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Queeries: how do I survive loneliness and learn to lean into it?

During a time where absolutely everything is in hysterical and unpredictable flux, Fagony aunt Aisha Mirza considers how to get through feeling desperately lonely.

11 Jan 2021

Dear Fagony Aunt,

I always thought of loneliness as something that would never be an issue for me. I’ve always enjoyed my own company and been comfortable with long periods on my own. During quarantine I learned the fog of loneliness can come for you any time, no matter how prepared you are. I feel like I am marooned on a planet, bereft of life. Just wandering over deserts looking desperately for anything to connect with – anything outside of myself. There’s this gnawing pain of feeling so much space around me – that I might just drift away any moment, never to be heard from again. 

It’s very hard to see a way out of this desperate loneliness and I’m struggling to lean into it even though that seems like the only option I have. Any leads on how to do this, or like, get through the everyday with no sense of connection and little love (self or otherwise)? 

Yours,

Scared of Lonely

Dear SoL,

Thank you so much for letting me in on your pain – for being so honest and vulnerable about a feeling that many experience but is often so hard to express out loud. I know I’m not the only one who appreciates it, especially during this, the most wonderful time of the year. 

The pandemic has seen us forcibly isolated from friends, family, community, rituals and spaces that help us feel safe, seen and connected in the world. The separations we have endured this year are multi-faceted and vast, spanning from bereavement and sickness to travel restrictions and deportations, to care homes on lock, hospital stays alone and literal self-isolation. Gone are the days of enthusiastically playing shit games on Houseparty and waiting for all of “this” to be over. 

Now we all know someone who has been sick, quarantining is the norm and though we miss them, communicating with our loved ones can feel like a battle against screen fatigue, depression and feeling like we have nothing to say. This year has put tremendous strain on us and everyone we know and usually rely on for comfort, attention and love. Many of us have experienced loneliness to some degree or other, and you don’t need to be Ricky Martin ft. Christina Aguilera to know that nobody wants to be lonely.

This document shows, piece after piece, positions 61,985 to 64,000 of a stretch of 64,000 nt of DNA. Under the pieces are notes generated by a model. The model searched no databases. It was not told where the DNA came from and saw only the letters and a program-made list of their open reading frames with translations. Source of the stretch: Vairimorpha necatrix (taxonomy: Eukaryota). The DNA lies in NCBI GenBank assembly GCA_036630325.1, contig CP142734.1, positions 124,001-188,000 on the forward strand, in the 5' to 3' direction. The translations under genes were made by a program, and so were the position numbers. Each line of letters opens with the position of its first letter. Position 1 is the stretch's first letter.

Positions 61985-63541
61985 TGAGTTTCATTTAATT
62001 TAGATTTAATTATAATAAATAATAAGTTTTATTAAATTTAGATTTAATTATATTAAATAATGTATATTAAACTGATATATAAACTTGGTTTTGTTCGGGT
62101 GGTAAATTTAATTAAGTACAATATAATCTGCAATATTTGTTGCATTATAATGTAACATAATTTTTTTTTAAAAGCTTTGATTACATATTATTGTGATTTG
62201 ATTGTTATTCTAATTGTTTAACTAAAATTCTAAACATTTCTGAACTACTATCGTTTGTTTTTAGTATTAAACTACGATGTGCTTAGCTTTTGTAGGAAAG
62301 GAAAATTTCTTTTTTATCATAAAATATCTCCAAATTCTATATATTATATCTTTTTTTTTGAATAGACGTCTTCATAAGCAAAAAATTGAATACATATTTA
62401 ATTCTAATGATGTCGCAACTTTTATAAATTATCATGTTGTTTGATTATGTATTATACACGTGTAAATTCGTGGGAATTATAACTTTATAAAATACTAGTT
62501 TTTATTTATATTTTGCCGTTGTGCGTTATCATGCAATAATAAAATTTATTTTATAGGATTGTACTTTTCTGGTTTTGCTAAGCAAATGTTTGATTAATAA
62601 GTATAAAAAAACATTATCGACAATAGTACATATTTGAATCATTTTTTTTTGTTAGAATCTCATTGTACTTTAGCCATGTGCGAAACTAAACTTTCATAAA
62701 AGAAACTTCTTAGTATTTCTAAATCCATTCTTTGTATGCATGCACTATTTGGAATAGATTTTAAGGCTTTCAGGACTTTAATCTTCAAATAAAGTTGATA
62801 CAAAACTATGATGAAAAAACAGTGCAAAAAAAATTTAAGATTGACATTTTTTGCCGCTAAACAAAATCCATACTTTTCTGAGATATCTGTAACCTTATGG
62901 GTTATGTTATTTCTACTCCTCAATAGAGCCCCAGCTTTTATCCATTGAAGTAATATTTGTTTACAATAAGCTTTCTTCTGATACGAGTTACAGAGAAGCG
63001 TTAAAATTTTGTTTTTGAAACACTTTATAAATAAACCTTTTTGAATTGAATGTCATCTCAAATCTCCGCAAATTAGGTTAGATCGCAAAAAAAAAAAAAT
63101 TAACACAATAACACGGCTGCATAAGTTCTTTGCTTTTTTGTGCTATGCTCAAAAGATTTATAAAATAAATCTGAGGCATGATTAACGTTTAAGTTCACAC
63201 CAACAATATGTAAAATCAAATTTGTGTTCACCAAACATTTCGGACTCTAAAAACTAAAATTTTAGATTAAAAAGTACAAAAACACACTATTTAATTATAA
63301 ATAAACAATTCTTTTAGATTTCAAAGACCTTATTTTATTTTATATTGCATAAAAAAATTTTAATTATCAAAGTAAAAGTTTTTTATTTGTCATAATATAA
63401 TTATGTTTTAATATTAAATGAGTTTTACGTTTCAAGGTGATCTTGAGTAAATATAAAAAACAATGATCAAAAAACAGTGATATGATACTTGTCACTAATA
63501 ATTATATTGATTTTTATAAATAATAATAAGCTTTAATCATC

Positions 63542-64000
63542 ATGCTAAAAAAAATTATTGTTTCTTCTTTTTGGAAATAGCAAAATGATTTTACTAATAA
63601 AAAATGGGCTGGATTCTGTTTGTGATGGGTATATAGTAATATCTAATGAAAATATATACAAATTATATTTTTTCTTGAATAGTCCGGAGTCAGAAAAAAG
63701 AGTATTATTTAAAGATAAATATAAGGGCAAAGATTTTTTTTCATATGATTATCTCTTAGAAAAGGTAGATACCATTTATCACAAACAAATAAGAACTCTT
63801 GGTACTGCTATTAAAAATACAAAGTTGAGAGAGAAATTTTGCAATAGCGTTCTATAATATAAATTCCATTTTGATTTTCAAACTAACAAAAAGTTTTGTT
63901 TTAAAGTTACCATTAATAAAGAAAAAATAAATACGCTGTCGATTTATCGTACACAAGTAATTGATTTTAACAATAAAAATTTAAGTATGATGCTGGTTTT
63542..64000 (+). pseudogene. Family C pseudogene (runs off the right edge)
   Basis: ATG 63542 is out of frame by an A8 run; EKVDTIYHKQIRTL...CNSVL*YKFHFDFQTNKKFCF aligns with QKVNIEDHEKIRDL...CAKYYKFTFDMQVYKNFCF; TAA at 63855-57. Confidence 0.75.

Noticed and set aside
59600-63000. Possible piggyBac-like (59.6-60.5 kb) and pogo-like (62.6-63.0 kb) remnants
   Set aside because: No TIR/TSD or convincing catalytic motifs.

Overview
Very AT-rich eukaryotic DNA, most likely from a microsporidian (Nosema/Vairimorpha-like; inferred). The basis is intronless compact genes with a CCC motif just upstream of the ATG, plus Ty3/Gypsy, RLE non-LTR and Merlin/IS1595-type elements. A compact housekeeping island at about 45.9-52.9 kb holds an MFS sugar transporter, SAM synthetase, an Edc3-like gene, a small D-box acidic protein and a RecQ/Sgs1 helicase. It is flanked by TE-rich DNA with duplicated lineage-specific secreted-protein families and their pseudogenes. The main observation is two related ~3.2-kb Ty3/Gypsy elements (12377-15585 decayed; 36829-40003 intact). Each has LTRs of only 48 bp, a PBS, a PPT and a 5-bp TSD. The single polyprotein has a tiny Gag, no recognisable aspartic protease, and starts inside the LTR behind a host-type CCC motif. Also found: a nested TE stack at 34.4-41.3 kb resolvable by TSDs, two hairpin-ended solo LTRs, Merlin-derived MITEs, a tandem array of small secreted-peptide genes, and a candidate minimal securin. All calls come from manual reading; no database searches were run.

“Try to trust that, like most things, loneliness comes and goes”

It’s helpful to remember that loneliness is not the same thing as being alone. Of course they’re in relationship with each other, but not everyone who spends a lot of time alone is lonesome and not every queen of the party feels perfectly abundant all the time. Yes, you can be surrounded by people and feel lonely (we’ve all felt lonely at a party… right??) Yes, you can feel lonely in some areas of your life and not others. Yes, you can be an introvert and be lonely. I think it’s more about the quality of those connections, whether you feel held, understood, excited and soothed by them. Whether you can truly relax into them with all of the pieces of yourself; your sexuality, your mental health, the colour of the trauma you’re carrying, your bad jokes. Loneliness can be a way of admitting to ourselves that something is missing, and in that way I try to admire it for its honesty, for it’s emotional aliveness, and ask it, “ok, fine, what do you need?” 

Loneliness definitely existed before 2020, especially for marginalised people; those with chronic pain, the ancestrally alienated, mental illness gang, diaspora poets and queer and trans people all for whom in many ways existence is inherently lonely (“I’m so lonely, I’m Mr. Lonely, I have nobody for my own”).

Finding safe and meaningful connection in Babylon has huge barriers. But during a time where absolutely everything is in hysterical and unpredictable flux, it makes so much sense that profound loneliness would have found a home in so many of us. While it might feel alarming for you, as someone who has previously enjoyed much time on your own, try to trust that like most things loneliness comes and goes, even if for a minute, and the fact you have some previous experience of feeling content and held will aid your return to a less trying state, no doubt.

“Please, please help yourself remember that the way you’re feeling is not your fault and that asking for help is not a burden”

Something that can make loneliness particularly difficult to sit with is the cute way it throuples up with depression and shame, leaving you in a state of paralysing self-hatred, vulnerable to internalising the cruel belief that you are in some way to blame for feeling lonely (unlovable, boring, ugly). This in turn makes it even harder to talk about, to reach out for help, or to feel worthy of any support you do get. At a time when so many people are struggling, it’s also likely that attempts to reach out may not be met with the action you need, thus reinforcing the idea that you’re unworthy in some way.